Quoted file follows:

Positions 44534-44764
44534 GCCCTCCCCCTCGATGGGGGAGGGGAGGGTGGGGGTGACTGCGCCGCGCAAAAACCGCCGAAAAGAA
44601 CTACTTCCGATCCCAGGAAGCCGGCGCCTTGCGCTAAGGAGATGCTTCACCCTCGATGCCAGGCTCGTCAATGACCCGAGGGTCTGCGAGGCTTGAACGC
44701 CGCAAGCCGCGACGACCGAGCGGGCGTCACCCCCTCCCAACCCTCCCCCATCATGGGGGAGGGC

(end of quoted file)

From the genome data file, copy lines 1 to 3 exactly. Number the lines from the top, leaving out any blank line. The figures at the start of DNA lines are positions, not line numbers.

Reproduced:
Positions 44534-44764
44534 GCCCTCCCCCTCGATGGGGGAGGGGAGGGTGGGGGTGACTGCGCCGCGCAAAAACCGCCGAAAAGAA
44601 CTACTTCCGATCCCAGGAAGCCGGCGCCTTGCGCTAAGGAGATGCTTCACCCTCGATGCCAGGCTCGTCAATGACCCGAGGGTCTGCGAGGCTTGAACGC